Therefore, classical Thai literature always followed the literary conventions. Words and expressions were carefully and delicately selected, polished and adorned to perfection. Poets employed ‘high’ vocabulary borrowed from Pali, Sanskrit and Khmer languages and they were not allowed to create a new form of writing or a new rhythm and rhyme. Subjects of their writings usually related to Buddhism or didactic matters.[4] For this reason, we rarely notice any innovation in traditional Thai literature no matter how beautiful it is. And this is one of the reasons why young readers in the present time do not like to read classical literature.


Contemporary Thai poets have maintained some ideas influenced by ancient poets. Angkarn Kalayanaphong, a very famous poet who won the SEA WRITE Award in 1986, also considers poetry as a precious object and a means to cleanse and elevate the soul of humanity. However, Angkarn’s poetry must possess noble and sublime principles as well as profound imagination. The poet’s imagination originates from nature surrounding him. Every element of nature is a driving force that motivates the poet to compose poetry.[5] Angkarn’s idea is not different from those of traditional poets except that modern poets employ nature to explain Buddhist concepts and to compare it with real life. One of his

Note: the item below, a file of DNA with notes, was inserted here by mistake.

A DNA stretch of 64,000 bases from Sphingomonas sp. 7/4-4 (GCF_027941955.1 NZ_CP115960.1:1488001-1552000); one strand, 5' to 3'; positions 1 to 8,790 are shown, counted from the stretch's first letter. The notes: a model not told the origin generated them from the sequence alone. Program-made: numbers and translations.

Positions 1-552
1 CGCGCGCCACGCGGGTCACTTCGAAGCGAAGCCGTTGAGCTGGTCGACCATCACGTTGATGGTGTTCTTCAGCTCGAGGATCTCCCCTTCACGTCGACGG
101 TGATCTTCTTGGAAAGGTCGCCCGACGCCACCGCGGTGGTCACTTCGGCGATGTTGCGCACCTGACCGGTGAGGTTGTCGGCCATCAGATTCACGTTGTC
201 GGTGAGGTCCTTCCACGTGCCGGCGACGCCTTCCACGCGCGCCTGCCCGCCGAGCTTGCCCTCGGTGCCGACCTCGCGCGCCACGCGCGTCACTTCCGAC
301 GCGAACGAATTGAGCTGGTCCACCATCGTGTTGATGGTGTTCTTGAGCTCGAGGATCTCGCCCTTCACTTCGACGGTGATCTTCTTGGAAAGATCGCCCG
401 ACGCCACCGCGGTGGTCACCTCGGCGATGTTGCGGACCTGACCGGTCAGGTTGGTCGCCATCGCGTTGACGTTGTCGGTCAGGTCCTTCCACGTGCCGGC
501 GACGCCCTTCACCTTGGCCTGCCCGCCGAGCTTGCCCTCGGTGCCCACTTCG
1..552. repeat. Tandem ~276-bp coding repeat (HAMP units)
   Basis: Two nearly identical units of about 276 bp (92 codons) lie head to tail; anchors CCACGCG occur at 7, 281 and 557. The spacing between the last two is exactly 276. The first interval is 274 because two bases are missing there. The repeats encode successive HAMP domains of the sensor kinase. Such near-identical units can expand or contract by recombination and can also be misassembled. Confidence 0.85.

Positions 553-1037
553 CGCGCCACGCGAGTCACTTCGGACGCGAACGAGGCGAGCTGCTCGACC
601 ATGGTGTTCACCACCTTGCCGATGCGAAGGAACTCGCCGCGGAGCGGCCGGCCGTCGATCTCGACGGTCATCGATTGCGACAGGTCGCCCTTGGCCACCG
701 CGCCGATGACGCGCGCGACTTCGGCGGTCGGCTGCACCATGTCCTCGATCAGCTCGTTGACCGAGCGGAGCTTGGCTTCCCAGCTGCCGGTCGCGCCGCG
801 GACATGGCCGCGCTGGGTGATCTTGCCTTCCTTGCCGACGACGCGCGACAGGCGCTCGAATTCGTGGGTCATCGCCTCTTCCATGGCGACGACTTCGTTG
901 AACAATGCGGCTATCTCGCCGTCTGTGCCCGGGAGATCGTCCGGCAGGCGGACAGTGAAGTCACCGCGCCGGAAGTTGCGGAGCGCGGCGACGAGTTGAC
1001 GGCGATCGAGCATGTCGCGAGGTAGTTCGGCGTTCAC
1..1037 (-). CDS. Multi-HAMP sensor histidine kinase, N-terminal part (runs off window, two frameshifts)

poems which is an exquisite example of this idea is ”Loke [The World].“


The World does not consist alone                   of diamonds.

Sand and other things too                               go to make it up.

The elements, low, medium and grand                       are in balance.

The universe will not crack                             because of one of them.


This world is not the residence                       of golden swans alone.

Crows also have a right                                   to life.

Those intoxicated with pride                          are despicable.

Without friendship the world dies                  and all is lost.[6]


We can see clearly that nature, such as diamonds and sand and swans and crows, is the symbol of ordinary human beings or objects and “high-valued“ human beings or objects. Through these symbols, we are informed by the poet that our world exists only because of friendship and unbiased understanding between people.